Trump’s big tax wind­fall for multi­na­tion­als

The Star Early Edition - - INTERNATIONAL - Lynn­ley Brown­ing

MULTI­NA­TION­ALS are in line for a wind­fall from Pres­i­dent Don­ald Trump’s call to cut the tax rate on US com­pa­nies’ stock­piled over­seas earn­ings, but a select few would do bet­ter than oth­ers.

Ap­ple and Pfizer may en­joy an ex­tra earn­ings bump be­cause of their pre­vi­ous ac­count­ing ma­noeu­vres, while com­pa­nies in­clud­ing Microsoft, Merck & Co and Exxon Mo­bil might have to log a one-time earn­ings hit, data recorded in their pub­lic fil­ings sug­gest.

The dif­fer­ence, which could mean a book­keep­ing boost of as much as $7.9 bil­lion (R101.2bn) for Ap­ple and $5.3bn for Pfizer, can be found on both com­pa­nies’ balance sheets. Both have cre­ated multi­bil­lion-dol­lar “de­ferred tax li­a­bil­i­ties” to re­flect the US taxes they ex­pect to owe on their ac­cu­mu­lated off­shore in­come.

Those li­a­bil­i­ties are based on the cur­rent US cor­po­rate in­come tax rate of 35 per­cent – but Trump and con­gres­sional Repub­li­cans have pro­posed slash­ing the rate on ac­cu­mu­lated for­eign earn­ings to just 10 per­cent or lower. If they suc­ceed, Ap­ple and Pfizer would be able to pay their lower-than-an­tic­i­pated tax bills and then ad­just their balance sheets, with one-time ad­di­tions to their earn­ings worth bil­lions, tax ex­perts say.

“These com­pa­nies will be happy campers,” said Bret Oliver, a tax part­ner at Price­wa­ter­house­Coop­ers.

The book­keep­ing ad­just­ments wouldn’t be tied to ac­tual busi­ness growth, so from an in­vestor’s point of view, they’d drive a “lower qual­ity” rise in earn­ings per share, said Ron­ald Graziano, a di­rec­tor and global ac­count­ing strate­gist at Credit Suisse Group. Still, com­pa­nies that have cre­ated large tax li­a­bil­i­ties for their off­shore earn­ings “wouldn’t have to come up with cash” for their tax bills, be­cause they’ve al­ready ac­crued for it, he said. “It’s a mas­sive ben­e­fit.”

But can Trump’s open­ing bid lure com­pa­nies and cash home?

It’s im­pos­si­ble to dis­cern the pre­cise ef­fect on com­pa­nies – they gen­er­ally dis­close only por­tions of their tax plan­ning to share­hold­ers ev­ery year.

Also, it’s unclear how ex­ten­sively com­pa­nies could lower their US repa­tri­a­tion taxes fur­ther by claim­ing cred­its for for­eign taxes they’ve al­ready paid on over­seas in­come – the con­gres­sional plan and Trump’s plan have been silent on that ques­tion.

“If the goal is to raise rev­enue, we would as­sume that they will limit the use of for­eign tax cred­its,” said Eric Toder, co-di­rec­tor of the Ur­ban-Brook­ings Tax Pol­icy Cen­tre and a for­mer Trea­sury tax-pol­icy econ­o­mist.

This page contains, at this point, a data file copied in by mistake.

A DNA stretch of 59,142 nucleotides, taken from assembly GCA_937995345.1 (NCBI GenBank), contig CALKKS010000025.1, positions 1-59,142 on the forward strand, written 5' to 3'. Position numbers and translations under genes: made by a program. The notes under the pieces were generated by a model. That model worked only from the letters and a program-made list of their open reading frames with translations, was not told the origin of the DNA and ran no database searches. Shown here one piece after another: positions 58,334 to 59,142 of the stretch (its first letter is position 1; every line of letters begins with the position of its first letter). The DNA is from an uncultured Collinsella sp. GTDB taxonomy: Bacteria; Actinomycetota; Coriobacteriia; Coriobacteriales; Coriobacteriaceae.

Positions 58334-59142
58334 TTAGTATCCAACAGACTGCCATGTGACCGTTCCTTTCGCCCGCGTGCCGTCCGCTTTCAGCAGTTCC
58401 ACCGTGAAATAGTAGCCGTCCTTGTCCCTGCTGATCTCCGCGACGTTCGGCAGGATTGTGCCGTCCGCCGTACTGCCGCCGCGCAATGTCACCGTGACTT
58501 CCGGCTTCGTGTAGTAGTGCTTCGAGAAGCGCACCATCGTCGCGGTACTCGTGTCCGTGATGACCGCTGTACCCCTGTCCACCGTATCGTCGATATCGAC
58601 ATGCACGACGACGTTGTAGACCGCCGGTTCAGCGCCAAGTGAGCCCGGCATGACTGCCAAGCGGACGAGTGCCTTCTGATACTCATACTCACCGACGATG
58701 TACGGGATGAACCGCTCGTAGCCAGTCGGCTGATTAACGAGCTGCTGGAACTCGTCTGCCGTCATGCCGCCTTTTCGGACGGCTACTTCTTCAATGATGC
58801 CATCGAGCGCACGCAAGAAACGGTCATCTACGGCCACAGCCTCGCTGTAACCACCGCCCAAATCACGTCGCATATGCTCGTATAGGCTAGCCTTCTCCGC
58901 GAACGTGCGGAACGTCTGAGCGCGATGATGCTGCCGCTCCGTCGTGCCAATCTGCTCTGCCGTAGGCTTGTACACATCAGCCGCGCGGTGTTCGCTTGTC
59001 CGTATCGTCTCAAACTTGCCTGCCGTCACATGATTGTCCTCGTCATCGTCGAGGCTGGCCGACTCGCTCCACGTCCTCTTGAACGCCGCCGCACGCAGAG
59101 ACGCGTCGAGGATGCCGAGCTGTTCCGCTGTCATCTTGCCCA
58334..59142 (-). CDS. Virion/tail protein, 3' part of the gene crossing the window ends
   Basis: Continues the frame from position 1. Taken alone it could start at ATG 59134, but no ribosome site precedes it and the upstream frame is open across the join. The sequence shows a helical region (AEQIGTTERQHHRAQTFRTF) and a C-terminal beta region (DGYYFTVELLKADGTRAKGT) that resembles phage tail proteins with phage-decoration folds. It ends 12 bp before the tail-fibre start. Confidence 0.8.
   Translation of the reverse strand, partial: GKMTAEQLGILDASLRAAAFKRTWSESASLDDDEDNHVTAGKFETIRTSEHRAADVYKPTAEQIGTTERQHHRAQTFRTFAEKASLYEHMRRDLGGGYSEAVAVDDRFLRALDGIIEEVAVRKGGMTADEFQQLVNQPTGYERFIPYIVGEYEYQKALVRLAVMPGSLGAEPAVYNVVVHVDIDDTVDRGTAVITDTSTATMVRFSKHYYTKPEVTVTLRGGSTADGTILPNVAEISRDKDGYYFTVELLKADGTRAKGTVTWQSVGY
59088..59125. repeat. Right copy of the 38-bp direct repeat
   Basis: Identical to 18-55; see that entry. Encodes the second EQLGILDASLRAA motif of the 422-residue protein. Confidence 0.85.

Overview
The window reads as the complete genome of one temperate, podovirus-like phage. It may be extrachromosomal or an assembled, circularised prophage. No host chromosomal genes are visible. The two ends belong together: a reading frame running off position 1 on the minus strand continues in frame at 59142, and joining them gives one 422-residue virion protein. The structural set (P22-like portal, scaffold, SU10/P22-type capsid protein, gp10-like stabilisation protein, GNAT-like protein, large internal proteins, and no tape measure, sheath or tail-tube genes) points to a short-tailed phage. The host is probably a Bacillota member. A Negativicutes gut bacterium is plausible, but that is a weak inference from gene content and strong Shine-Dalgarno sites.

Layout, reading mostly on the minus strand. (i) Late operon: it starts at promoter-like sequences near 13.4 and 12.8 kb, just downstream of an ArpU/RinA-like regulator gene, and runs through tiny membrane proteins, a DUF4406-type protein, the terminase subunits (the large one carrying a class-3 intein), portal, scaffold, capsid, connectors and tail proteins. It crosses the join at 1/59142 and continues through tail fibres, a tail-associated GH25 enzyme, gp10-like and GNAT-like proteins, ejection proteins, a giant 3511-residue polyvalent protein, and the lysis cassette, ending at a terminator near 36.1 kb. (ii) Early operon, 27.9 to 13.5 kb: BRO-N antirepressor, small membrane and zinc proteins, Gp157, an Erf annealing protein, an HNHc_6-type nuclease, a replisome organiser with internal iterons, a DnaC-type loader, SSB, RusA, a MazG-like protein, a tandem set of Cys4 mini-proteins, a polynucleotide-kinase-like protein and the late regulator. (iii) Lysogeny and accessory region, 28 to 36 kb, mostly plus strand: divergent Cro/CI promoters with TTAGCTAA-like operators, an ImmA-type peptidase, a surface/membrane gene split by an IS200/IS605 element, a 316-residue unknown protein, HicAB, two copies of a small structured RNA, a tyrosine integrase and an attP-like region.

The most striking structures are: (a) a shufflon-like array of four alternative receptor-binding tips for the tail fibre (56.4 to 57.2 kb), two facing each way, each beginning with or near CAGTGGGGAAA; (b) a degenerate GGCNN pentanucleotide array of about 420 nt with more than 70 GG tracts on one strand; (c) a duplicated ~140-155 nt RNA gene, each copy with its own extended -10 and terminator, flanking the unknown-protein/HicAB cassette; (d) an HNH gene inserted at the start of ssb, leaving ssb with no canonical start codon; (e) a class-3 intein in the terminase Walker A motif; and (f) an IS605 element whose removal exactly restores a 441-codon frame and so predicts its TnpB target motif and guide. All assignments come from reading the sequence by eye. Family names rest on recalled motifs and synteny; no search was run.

To ar­rive at its es­ti­mates, Bloomberg used pub­lic dis­clo­sures from a num­ber of com­pa­nies that re­port large off­shore earn­ings, along with cal­cu­la­tions en­dorsed by three tax and ac­count­ing spe­cial­ists.

Microsoft cre­ated a rel­a­tively small de­ferred tax li­a­bil­ity for its off­shore in­come, so it may have to take a one-time earn­ings hit of as much as $11.7bn for its repa­tri­a­tion tax bill. For Merck, the tab could be as much as $5.1bn, and Exxon’s could be as much as $5.4bn.

A spokesman for Microsoft de­clined to com­ment, while a spokes­woman for Merck didn’t re­spond to e-mailed re­quests and calls for com­ment.

Scott Sil­vestri, a spokesman for Exxon, said the oil com­pany doesn’t have any de­ferred tax li­a­bil­i­ties for un­remit­ted for­eign earn­ings, but does have for­eign tax cred­its that could help to re­duce its tax bill.

Dif­fer­ences in cor­po­rate tax plan­ning stem from some quirks of the US tax code that Trump and con­gres­sional Repub­li­cans want to end. Un­like other de­vel­oped coun­tries, the US taxes its cor­po­ra­tions on their global in­come – not just their do­mes­tic earn­ings. How­ever, com­pa­nies can de­fer pay­ing tax on their for­eign in­come un­til they de­cide to “repa­tri­ate” it to the US. – Bloomberg

US pres­i­dent and some law­mak­ers are propos­ing a for­eign earn­ings’ tax cut to just 10% or lower.


The Ap­ple logo is seen on a com­puter screen in an il­lus­tra­tion file photo taken in Bordeaux, France, ear­lier this year. Be­cause of its book­keep­ing ma­noeu­vres Ap­ple could score R101.2 bil­lion in ex­tra earn­ings.

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